On 28 October 2011, Mr Short reported a conversation that he had had with Mr Byoungho Kim to Mr Thomson and Mr Grayken. According to Mr Short, Mr Byoungho Kim had explained the following:

The FSC has asked Hana to approach us to renegotiate the price of our contract downward. The fsa realize they should approve the deal, but dont want to be criticized for allowing Lone Star to make too much profit.

I told him that the FSA should request this directly to us rather than going through Hana. He said that the FSA could not propose this to us since the request is improper because it is not within their scope to set the price. He said that is why they ate doing it through Hana verbally rather than in writing.

He said that chairman kim was told this directly by the FSA.126

146.
Mr Short was asked about his calls with Mr Byoungho Kim in cross-examination in the ICSID proceedings. He testified that Mr Byoungho Kim talked about the political pressure on the FSC many times in late October and early November 2011.127 Mr Short’s report of his call with Mr Byoungho Kim is consistent with the other contemporaneous evidence to the effect that the FSC was insisting on a price reduction through Hana. Mr Byoungho Kim did not give evidence in the ICC proceedings.
147.
Later, on 28 October 2011, Chairman Kim of Hana wrote to Mr Grayken. As the parties have debated the significance of this letter at some length in their pleadings, quotation of its full text is warranted:

Dear Mr. Grayken,

It's been a year since we first signed the SPA and I hope we could close the transaction soon with amicable relationship. As we expect FSC's sale order notification to be made in next week, I am writing to you to share my view on the current situation and necessary actions for a coordinated closing of our transaction.

It is regrettable that the Seoul High Court's final verdict was not in favor of you, and FSC has subsequently given you a fulfilling order with a short remedy period. However, I believe this is a gesture by FSC that they would like to resolve the situation as soon as possible, if they could find a way without being blamed.

After the court verdict, there are increasing voices that a punitive measures should be applied to Lone Star. It is not only KEB labor union, but NGOs/civil activists and politicians who argue for a punitive forced sale by Lone Star. Some politicians have claimed that the existing contract should be nullified and National Assembly should pass a new law for punitive sale measures. They claimed that Lone Star was in-eligible in its original purchase of KEB and reaps excessive premium from the current market price.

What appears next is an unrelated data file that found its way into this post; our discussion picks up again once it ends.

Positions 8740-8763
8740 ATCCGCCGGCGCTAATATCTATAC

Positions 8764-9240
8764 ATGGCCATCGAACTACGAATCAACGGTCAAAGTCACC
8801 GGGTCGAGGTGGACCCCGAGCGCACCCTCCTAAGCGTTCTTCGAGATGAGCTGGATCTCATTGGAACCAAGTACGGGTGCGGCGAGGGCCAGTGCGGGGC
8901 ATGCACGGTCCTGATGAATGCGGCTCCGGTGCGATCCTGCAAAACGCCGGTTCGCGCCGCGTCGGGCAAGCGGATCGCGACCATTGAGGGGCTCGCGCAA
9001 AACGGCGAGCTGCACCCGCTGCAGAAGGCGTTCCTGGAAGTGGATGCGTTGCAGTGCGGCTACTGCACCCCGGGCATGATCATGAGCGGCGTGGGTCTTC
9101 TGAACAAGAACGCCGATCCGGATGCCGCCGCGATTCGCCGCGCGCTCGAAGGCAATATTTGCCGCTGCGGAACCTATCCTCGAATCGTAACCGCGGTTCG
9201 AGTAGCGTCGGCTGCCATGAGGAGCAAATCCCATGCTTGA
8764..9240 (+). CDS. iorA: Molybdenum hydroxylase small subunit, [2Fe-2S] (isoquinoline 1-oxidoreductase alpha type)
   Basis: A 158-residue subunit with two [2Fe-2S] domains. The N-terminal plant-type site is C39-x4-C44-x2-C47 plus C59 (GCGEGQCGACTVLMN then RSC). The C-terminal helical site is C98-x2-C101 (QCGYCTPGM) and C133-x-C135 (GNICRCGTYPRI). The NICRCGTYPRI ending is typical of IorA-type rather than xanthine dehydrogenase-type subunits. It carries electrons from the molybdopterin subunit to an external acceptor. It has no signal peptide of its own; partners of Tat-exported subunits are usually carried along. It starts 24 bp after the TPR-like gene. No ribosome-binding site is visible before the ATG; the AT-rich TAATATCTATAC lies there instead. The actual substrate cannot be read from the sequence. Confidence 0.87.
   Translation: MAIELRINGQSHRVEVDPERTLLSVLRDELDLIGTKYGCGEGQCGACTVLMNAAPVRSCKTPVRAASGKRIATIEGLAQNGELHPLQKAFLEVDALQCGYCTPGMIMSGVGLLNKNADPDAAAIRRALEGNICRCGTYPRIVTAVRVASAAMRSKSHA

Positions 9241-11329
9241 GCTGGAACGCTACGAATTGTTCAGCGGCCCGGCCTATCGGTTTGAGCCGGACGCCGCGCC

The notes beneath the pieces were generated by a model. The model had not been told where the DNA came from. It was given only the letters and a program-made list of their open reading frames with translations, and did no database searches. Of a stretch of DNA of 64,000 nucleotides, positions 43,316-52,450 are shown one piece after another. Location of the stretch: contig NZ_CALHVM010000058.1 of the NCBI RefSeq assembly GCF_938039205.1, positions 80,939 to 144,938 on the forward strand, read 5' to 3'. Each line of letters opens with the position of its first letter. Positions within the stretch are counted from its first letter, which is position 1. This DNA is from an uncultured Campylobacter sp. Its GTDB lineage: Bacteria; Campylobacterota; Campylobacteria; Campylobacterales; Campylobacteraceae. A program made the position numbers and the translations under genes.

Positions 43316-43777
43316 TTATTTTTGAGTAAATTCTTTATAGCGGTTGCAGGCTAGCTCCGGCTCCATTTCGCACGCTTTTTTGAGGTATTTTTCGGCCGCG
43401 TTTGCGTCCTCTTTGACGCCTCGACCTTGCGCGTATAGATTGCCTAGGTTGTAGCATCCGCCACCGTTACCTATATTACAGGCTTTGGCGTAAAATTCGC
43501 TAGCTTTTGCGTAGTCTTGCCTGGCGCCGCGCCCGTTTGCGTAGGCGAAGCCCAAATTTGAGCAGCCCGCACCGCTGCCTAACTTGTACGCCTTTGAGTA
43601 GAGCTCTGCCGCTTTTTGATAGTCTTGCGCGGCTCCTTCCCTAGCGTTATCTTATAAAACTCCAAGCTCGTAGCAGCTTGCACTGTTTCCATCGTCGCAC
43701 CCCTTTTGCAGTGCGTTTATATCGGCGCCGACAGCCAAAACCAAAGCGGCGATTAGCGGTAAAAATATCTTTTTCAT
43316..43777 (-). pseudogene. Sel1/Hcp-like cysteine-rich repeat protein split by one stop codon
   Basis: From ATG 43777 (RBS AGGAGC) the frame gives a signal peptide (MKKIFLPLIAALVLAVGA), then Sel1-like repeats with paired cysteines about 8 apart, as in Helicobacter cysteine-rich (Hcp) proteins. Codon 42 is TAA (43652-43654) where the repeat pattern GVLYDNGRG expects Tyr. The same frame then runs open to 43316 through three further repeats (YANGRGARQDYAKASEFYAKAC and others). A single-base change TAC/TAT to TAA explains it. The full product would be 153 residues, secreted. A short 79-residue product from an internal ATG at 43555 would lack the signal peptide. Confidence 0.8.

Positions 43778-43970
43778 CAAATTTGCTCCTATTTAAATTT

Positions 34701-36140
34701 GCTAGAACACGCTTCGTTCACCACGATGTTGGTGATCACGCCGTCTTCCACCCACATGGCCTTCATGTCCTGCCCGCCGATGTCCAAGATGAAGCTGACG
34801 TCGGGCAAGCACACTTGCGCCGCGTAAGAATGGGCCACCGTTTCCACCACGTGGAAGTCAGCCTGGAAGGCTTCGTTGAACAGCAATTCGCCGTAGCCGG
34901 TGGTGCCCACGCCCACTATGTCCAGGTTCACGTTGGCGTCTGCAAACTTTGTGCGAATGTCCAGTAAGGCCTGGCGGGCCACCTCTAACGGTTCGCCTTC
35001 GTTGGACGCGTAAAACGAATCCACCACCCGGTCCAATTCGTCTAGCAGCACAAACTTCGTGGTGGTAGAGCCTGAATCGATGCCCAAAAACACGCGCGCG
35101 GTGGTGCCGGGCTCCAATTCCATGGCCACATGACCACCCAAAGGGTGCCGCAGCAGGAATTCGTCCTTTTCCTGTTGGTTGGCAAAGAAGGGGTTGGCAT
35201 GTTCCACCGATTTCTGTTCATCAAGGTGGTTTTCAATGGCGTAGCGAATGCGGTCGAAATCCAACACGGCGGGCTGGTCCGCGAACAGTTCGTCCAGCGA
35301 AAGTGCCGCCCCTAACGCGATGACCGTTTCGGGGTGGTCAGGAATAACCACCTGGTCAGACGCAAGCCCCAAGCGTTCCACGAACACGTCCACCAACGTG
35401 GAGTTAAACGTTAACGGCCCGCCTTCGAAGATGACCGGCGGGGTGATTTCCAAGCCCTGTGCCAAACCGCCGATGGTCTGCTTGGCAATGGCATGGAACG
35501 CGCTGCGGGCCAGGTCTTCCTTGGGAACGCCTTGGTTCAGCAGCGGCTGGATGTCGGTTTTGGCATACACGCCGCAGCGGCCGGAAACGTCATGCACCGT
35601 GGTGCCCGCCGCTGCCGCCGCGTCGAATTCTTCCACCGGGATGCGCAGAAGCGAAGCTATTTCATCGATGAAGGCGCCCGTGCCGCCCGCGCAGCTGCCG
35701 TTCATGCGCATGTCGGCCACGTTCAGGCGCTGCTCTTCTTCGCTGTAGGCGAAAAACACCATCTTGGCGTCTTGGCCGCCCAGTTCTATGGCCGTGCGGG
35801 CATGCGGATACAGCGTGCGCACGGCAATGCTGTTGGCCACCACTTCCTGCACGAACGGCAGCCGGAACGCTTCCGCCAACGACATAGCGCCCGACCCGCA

Moreover, Mr. Sohn, a head of the opposition party, publicly declared at the KEB labor union rally last Sunday that the current contract between Hana and Lone Star should be invalidated and his party would strongly urge the government to make a punitive sale order. Considering political situations in Korea (i.e., recent loss of Seoul Mayor position by the ruling party, National Assembly election in April next year, Presidential election in December next year, etc), I believe that we would face increasing stronger political resistance, unless we strive to expedite the closing of our transaction.

Despite an increasing demand for a punitive sale order, Hana has persuaded FSC that such an order would not be applicable in this situation. But, even if a normal sale order is made by FSC, we are required to submit a new contract, as the existing contract was not entered in accordance with the sale order. In submitting a new contract, we should find a way to alleviate political pressure on FSC in approving the transaction, especially by reflecting market valuation and turbulent financial industry. Otherwise. FSC can not be expected to proceed to an approval with the existing contract.

I believe it would be mutually beneficial if we could close the transaction at the earliest possible time by doing so. I appreciate your cooperation to date and hope that we both do our best to complete the last part of our transaction.

Yours sincerely,